Don’t waste your Winter Break

By By Matt Homer and By Matt Homer

By Matt Homer

Winter Break may seem like a distant mirage in a desert of inhospitable homework and midterms, but this oasis is real and will arrive sooner than you think. Begin planning now to make the most of it.

Think of the possibilities. You could spend your month-long break hibernating on your parents’ couch and watching mid-day soap operas or, with a little bit of forethought, you could be traveling the world. Why not spend your Christmas Eve in mass at the Vatican, wandering through the Islamic remnants of southern Spain or sipping a cup of fresh mint tea in Morocco? If this sounds too good to be true, then read on.

Forget the archaic advice perpetuated by our parents’ generation. Foreign travel is no longer expensive, nor is it a once-in-a-lifetime opportunity. With a little bit of planning, foresight and ambition, it’s a possibility open to nearly everyone.

If you agree but think it’s too soon for you to consider a winter vacation, here’s two reasons why you should. First, it will give you something to look forward to in the coming days of depressed sunlight. Second, if you don’t start planning now, you’ll probably end up going nowhere.

Two brief tips for an inexpensive but ambitious vacation:

First consider airfare. If you are traveling abroad, this will most likely make up the biggest chunk of your budget. Although there are many travel Web sites, I suggest you scour two in particular-studentuniverse.com and kayak.com.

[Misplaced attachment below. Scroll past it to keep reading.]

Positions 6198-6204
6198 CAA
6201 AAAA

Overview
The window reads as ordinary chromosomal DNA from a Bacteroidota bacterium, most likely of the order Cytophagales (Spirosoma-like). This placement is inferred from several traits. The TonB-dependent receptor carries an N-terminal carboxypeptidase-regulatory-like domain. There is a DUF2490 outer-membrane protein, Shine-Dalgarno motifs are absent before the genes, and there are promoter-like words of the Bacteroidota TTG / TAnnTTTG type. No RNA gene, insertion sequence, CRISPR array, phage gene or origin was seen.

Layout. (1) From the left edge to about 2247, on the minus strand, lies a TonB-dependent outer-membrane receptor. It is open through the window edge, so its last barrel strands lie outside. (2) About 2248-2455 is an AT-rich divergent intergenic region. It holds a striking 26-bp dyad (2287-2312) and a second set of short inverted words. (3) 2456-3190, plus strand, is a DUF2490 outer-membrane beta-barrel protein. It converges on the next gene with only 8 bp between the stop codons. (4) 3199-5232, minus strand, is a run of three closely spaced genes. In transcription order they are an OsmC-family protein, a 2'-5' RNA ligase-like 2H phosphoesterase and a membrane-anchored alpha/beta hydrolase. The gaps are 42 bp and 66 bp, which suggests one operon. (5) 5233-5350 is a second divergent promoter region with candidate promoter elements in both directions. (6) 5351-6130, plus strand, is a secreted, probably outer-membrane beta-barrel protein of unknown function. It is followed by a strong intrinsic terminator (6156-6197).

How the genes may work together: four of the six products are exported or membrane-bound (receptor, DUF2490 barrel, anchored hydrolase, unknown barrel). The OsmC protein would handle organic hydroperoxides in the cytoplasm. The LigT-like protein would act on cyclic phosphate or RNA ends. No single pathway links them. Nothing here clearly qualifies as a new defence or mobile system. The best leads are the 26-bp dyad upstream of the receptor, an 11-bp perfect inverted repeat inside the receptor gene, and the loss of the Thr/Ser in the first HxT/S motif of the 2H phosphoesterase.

Kayak.com is particularly useful because it searches multiple Web sites and displays the all-inclusive cost, so you won’t have to wonder about taxes or fees. It also lets you search with flexible dates so you can look for the best fare within a certain timeframe. This past week I found roundtrip airfare from Salt Lake City to Germany and Guatemala for just more than $500-taxes and fees included.

If you choose to go to Europe but can’t find a cheap flight for the location you want, check out the discount carriers that fly between European cities. Simply book a flight from the United States to the cheapest European city and then continue to your final destination on one of these local airlines.

Wikitravel.com has a pretty good listing of these carriers and they are generally very cheap. I once flew from Italy to Spain for fewer than $50 roundtrip.

If foreign travel looks too costly, check out low-cost domestic options. I’ve found travel.yahoo.com and travelocity.com especially fruitful. Each week I receive an e-mail from Travelocity with a list of roundtrip flights from Salt Lake City costing fewer than $200. For that price you can travel to almost any major U.S. city, but you’ve got to be watching.

Next, let’s look at where to stay. The cheapest option is always a hostel. For those unfamiliar, these are dormitory-style hotels used primarily by people our age. Hostels can vary quite a bit, but you can expect to be in a room of bunk beds with three to 11 other people. If you’re worried about mixing the sexes, you can rest assured that most places offer separate male and female rooms. The typical price for a night’s stay ranges from $15 to $30. One of the best hostels I’ve ever stayed in cost only $15 a night.

All things considered, it’s completely possible to have an incredible foreign vacation for around $1,000 and an American one for fewer than $500. However, doing things the cheap way requires greater preparation, a willingness to accept uncertainty and self-discipline.

Just imagine: Two months from now you could be sitting on your couch watching Brad Pitt wander through Italy in Oceans Twelve or you could be there yourself.